After the Odyssey required to connect to the Internet, you have four or five proxies to avoid the censorship imposed by the government, having given up on Skype some months ago and navigating literally against the current (50kb a second maximum); then you find yourself looking at screens like that posted here which is quite disappointing.
That is why the lifting of some of the sanctions imposed on Cuba, Iran and Sudan to ease citizens’ access to the Web – as announced by the U.S. Department of State – turns out to be, in my opinion, essential. The voice of the people, not that of governments, is struggling to open up the Web: the Internet is the place for those with scarce freedoms of expression or of the press.
There is also the issue of the justifications: in Cuban there is no Internet because of the blockade. Why give the State this alibi? I am convinced that every sanction imposed on Cuba is a weapon used to justify the lack of freedoms for the people. Access to information is a danger to the Cuban government; restricting it simplifies their work and lessens the small sources of freedom for the Cubans.
On this island there is no Internet because the government fears it, as proven by the multiple sites they block, the difficulties of access and the information police. Any gesture that helps to cover up this sad reality, I believe, makes no sense. In any event, time will tell if my skepticism is valid, as we will have the cable from Venezuela, in which I can’t help but find a certain mythological analogy to Ariadne’s thread, which saved her from the claws of the Minotaur.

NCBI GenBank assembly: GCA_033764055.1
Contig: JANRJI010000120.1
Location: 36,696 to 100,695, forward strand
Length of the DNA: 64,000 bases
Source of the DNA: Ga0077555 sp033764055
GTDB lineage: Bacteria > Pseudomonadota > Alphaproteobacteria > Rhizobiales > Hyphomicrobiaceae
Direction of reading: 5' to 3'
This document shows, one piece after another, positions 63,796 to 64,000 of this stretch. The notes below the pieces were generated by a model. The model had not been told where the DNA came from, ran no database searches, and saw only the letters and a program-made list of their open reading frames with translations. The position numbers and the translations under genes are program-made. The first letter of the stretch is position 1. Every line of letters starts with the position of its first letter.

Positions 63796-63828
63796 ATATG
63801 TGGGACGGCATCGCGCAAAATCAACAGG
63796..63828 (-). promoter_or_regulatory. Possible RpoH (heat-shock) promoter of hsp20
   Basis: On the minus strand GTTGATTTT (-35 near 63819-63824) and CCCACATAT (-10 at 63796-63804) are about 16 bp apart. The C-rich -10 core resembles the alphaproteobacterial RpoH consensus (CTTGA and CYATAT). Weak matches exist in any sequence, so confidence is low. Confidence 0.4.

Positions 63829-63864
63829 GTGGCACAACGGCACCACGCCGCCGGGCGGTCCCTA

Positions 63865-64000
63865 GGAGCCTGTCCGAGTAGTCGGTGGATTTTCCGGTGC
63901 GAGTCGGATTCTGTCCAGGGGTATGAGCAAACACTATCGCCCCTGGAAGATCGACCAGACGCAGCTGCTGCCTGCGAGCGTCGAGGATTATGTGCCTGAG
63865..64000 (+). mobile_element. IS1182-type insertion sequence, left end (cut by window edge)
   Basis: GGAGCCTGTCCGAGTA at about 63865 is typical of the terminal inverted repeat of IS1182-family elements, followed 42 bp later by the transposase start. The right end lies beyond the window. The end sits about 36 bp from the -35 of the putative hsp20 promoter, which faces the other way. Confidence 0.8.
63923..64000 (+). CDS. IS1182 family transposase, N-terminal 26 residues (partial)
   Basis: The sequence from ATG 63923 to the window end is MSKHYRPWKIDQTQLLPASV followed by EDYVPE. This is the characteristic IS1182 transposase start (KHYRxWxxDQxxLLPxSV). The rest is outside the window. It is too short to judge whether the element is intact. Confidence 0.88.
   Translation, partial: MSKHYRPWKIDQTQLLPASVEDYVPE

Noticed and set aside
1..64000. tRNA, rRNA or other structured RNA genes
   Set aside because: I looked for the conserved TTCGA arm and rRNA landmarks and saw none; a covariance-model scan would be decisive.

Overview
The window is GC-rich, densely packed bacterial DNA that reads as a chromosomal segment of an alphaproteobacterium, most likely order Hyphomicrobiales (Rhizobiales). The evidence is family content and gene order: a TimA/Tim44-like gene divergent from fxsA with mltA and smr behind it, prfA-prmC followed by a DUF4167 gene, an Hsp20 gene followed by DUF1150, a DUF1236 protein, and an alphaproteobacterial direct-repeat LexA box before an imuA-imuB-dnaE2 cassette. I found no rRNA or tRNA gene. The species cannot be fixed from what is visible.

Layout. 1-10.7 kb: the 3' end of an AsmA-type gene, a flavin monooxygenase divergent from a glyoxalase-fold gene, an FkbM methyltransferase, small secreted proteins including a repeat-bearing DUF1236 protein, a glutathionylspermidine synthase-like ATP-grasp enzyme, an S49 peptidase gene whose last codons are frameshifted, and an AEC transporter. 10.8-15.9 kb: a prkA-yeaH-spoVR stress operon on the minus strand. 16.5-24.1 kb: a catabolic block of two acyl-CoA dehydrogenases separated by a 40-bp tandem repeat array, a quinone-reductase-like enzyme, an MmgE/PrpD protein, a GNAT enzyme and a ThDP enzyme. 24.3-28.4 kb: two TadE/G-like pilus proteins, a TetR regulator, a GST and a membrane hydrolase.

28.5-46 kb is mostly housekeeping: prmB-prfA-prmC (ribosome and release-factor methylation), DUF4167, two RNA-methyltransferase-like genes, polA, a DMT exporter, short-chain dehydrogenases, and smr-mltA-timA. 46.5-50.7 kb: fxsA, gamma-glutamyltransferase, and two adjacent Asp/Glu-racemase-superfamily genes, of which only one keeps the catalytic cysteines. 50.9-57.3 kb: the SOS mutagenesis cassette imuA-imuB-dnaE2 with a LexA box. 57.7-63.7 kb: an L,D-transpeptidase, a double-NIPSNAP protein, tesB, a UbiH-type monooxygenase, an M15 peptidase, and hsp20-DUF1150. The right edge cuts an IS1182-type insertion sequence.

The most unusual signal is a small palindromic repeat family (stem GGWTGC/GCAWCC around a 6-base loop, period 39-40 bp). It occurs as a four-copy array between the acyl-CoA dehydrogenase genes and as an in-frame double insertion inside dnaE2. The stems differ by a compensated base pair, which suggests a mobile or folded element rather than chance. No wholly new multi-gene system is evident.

This is an excerpt to a version of the song, Epitaph for Vladimir Visotski by Karsmarski Jacek (Polish dissident songwriter), which includes Ciro Diaz in his latest album, The Blue Slug, that I listened to compulsively for at least two months, especially on the street with my mp3 inherited from a friend who now has an I-pod. (Download the lyrics here) (Download the recording and album cover here) The song (in summary, which runs about ten minutes) is about a desperate artist going through the circles of hell in search of an answer or death, and at the end of his journey there is only loneliness and the weight of the supreme power above himself. So I found myself at times catching the bus across Havana at 12 noon in August under the perennial sunshine and with the distressing feeling of not going anywhere, or arriving too late, or going for pleasure ... I feel that I have already arrived at the eighth enclosure (this is the finale of the song) where there is nothing, and I feel useless and empty, and I look at people without faith who walk along the street and who have so much fear that they no longer know they're afraid, and who have seen so many Roundtables and so many news broadcasts that they no longer know what belongs to reality or just to the TV screen. They cannot discern that they no longer believe, but cannot disbelieve either, and just move along past me not going anywhere.